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Korea first daylight second at Espirito Santo Trophy

The winning Korean side (Photo: Courtesy of USGA / Steve Gibbons)
The Republic of Korea won its fourth Espirito Santo Trophy by a record-equalling margin with a 72-hole total of 29-under-par 547 at the 27th Women’s World Amateur Team Championships at Mayakoka El Camaleon Golf Club.

“The key is the team play,” said Korean captain Sang-Won Ko. “We have been interviewed over the last few days and the players have been so focused on team play. That makes everyone tight and makes for good results.”

The other medals were won by Switzerland, in second, at 8-under 568 and Ireland, in third, at 7-under 569.

In 14 WWATCs, the Koreans have taken seven medals in total: four gold (1996, 2010, 2012 and 2016), two silvers and one bronze.

Teenagers Hye Jin Choi, 17, and Min Ji Park, 16, each shot 5-under-par 67 to post a final-round 134, which is second-best to Australia’s 131 in 2014. The Korean duo and Japan’s Nasa Hatoaka shared the day’s low round.

“I travel a lot and the first question is always ‘Why is your women’s game so strong?’ And my first answer is we have a greater number of players and they are trying really hard,” said Ko.

“Their target is to turn professional. We may be a small country in terms of the land and the population but we have more than 3,000 junior players and they are willing to turn professional, which is really a huge number compared to the U.S. and Europe so that’s why I believe our women’s golf is strong.”

Korea’s 21-stroke margin of victory over second-place Switzerland tied the championship record set by the USA in Chile in 1998. The 72-hole total (547) is also tied for second-lowest score by a champion. The lowest winning score was 546 by the Republic of Korea in 2010, when they won by 17 strokes.

The nation has finished in the top 10 in 12 of its 14 appearances. The Koreans are tied for fourth in most overall WWATC medals with Sweden and Great Britain and Ireland. Only the USA, with 13, has won more gold medals than the Koreans.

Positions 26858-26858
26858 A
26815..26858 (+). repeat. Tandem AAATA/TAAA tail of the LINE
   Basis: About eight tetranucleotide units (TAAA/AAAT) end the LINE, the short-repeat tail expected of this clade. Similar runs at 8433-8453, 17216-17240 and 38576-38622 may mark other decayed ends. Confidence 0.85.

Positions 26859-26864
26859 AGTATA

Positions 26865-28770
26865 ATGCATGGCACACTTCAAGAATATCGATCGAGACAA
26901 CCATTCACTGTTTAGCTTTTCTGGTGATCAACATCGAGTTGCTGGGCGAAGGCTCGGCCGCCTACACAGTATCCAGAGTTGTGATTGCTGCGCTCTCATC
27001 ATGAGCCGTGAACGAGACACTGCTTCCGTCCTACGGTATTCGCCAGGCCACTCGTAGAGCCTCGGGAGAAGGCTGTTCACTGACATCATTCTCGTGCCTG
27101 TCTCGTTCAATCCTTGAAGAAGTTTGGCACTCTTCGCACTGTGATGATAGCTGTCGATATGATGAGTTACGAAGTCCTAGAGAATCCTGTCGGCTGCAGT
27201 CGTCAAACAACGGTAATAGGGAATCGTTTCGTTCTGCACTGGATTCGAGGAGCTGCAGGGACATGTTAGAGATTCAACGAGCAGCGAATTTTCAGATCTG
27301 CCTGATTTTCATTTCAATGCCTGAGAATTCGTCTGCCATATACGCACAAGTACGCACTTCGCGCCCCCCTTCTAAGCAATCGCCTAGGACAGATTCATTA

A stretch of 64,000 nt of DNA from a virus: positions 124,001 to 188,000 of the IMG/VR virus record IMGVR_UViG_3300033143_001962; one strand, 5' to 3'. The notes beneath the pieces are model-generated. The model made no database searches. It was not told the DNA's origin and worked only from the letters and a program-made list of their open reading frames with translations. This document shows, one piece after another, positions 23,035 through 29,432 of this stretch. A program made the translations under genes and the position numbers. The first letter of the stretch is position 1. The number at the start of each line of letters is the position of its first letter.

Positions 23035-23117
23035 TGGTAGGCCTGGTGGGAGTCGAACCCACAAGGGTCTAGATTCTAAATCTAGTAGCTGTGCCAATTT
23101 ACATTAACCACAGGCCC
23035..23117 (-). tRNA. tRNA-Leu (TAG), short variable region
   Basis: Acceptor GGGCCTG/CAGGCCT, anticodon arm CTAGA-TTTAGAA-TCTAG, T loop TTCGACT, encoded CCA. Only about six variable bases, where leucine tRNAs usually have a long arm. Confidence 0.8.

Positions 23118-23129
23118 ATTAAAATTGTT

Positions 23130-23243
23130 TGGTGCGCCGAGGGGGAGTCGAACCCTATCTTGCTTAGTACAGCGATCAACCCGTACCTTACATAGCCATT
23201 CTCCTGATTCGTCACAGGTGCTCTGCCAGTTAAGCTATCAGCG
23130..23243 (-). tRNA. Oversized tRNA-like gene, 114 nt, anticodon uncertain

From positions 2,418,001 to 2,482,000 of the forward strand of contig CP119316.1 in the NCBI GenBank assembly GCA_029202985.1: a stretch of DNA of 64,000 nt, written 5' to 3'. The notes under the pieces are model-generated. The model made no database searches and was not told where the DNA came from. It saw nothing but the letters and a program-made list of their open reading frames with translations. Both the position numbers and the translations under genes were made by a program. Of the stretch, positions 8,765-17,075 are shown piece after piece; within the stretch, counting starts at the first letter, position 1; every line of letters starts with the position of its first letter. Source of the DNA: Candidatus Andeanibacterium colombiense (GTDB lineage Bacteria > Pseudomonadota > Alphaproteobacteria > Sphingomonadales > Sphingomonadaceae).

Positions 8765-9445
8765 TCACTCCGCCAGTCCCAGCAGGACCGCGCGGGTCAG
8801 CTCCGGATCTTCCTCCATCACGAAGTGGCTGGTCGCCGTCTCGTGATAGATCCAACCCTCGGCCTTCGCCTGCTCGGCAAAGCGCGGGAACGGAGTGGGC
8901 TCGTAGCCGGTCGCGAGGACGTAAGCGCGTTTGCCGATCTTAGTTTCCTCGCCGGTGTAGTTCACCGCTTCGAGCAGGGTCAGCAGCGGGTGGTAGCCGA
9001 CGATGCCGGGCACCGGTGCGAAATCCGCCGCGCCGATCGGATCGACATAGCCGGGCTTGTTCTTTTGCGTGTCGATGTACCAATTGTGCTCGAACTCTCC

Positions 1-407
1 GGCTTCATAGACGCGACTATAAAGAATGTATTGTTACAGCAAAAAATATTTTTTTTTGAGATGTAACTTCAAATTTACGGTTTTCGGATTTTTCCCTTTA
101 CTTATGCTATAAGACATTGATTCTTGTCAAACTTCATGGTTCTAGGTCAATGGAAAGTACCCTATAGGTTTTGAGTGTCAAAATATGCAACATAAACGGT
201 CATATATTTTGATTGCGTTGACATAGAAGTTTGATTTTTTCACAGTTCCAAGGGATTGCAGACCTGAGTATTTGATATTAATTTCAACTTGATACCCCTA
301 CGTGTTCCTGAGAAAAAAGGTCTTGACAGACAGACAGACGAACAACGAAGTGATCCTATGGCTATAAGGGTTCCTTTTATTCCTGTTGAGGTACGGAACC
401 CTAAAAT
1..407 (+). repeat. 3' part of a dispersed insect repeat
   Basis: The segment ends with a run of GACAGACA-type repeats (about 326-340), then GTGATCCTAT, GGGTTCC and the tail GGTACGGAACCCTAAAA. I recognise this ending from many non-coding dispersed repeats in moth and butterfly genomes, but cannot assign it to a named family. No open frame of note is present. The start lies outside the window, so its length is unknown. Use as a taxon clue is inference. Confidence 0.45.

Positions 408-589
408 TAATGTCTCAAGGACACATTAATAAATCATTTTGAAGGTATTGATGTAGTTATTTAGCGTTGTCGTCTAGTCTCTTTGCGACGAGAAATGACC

Australia finished well back in a share of 12th position but improved on their overnight 14th place. Karis Davidson produced their best round of the day when she finished with 71. Hannah Green finished as the leading Australian in the overall individual when 29th in what was a disappointing week for the defending champions.

The Women’s World Amateur Team Championship is a biennial international amateur competition conducted by the International Golf Federation (IGF), which comprises 147 national governing bodies in 141 countries and 22 professional members.

The 28th Women’s World Amateur Team Championship will be played 29 Aug.-1 Sept., 2018 at Carton House Golf Club in Dublin, Ireland.

The competition, which was held for the 27th time this year, is rotated among three geographic zones: Asia-Pacific, Americas and Europe-Africa. This year’s event was hosted by the Mexican Golf Federation. The teams played for the Espirito Santo Trophy.

The IGF is the international federation for golf for the International Olympic Committee and conducted the Olympic golf competition in Rio de Janeiro in 2016. In each round, the total of the two lowest scores from each team constitutes the team score for the round. The four-day (72-hole) total is the team’s score for the championship.

For complete results, visit www.igfgolf.org.

RIVERIA MAYA, Mexico -- Results of Saturday’s fourth round of the 2016 Women’s World Amateur Team Championship played at the par 72, 6,295-yard/5,752-meter Mayakoba El Camaleon Golf Club (M) and the par 72, 6,167-yard/5,637-meter Iberostar Playa Paraiso Golf Club (I).

1.Republic of Korea (KOR) - 138 I-137 M-138 I-134 M--547 (-29)

  Hye jin Choi 70-69-68-67--274

  Min ji Park 74-68-70-67--279

  Hyun kyung Park 68-75-71-71--285

2.Switzerland (SUI) - 137 M-145 I-145 I-141 M--568 (-8)

  Kim Metraux 69-72-69-69--279

  Morgane Metraux 68-73-76-72--289

  Azelia Meichtry 73-80-82-73--308

3.Ireland (IRL) - 146 M-141 I-145 I-137 M--569 (-7)

  Leona Maguire 72-70-71-69--282

  Olivia Mehaffey 74-71-75-68--288

  Annabel Wilson 80-79-74-72--305

4.Denmark (DEN) - 151 M-137 I-144 I-138 M--570 (-6)

  Puk Lyng Thomsen 73-67-70-66--276

  Marie Lund-Hansen 78-73-74-72--297

  Malene Kroelboell Hansen 80-70-75-83--308

5.Thailand (THA) - 145 I-143 M-143 I-140 M--571 (-5)

  Pajaree Anannarukarn 74-69-73-70--286

  Kanyalak Preedasuttijit 71-75-70-71--287

  Manuschaya Zeemakorn 74-74-75-70--293

6.United States of America (USA) - 146 M-145 I-145 I-138 M--574 (-2)

  Andrea Lee 74-73-70-69--286

  Katelyn Dambaugh 72-72-78-69--291

  Mariel Galdiano 74-73-75-74--296

7.Spain (ESP) - 151 M-143 I-141 I-140 M--575 (-1)

  Maria Parra 75-70-70-68--283

  Luna Sobron 78-73-71-74--296

  Harang Lee 76-73-75-72--296

8.Japan (JPN) - 142 M-153 I-144 I-137 M--576 (Even)

  Nasa Hataoka 71-76-72-67--286

  Hina Arakaki 71-78-72-70--291

  Yumi Matsubara 74-77-77-78--306

9.Canada (CAN) - 149 M-144 I-145 I-143 M--581 (+5)

  Naomi Ko 75-66-71-70--282

  Madeline Szeryk 74-78-74-73--299

  Josee Doyon 78-80-81-78--317

10.Mexico (MEX) - 144 M-148 I-146 I-144 M--582 (+6)

  Isabella Fierro 71-73-75-70--289

  Maria Fassi 73-76-71-78--298

  Ana Paula Valdes 80-75-78-74--307


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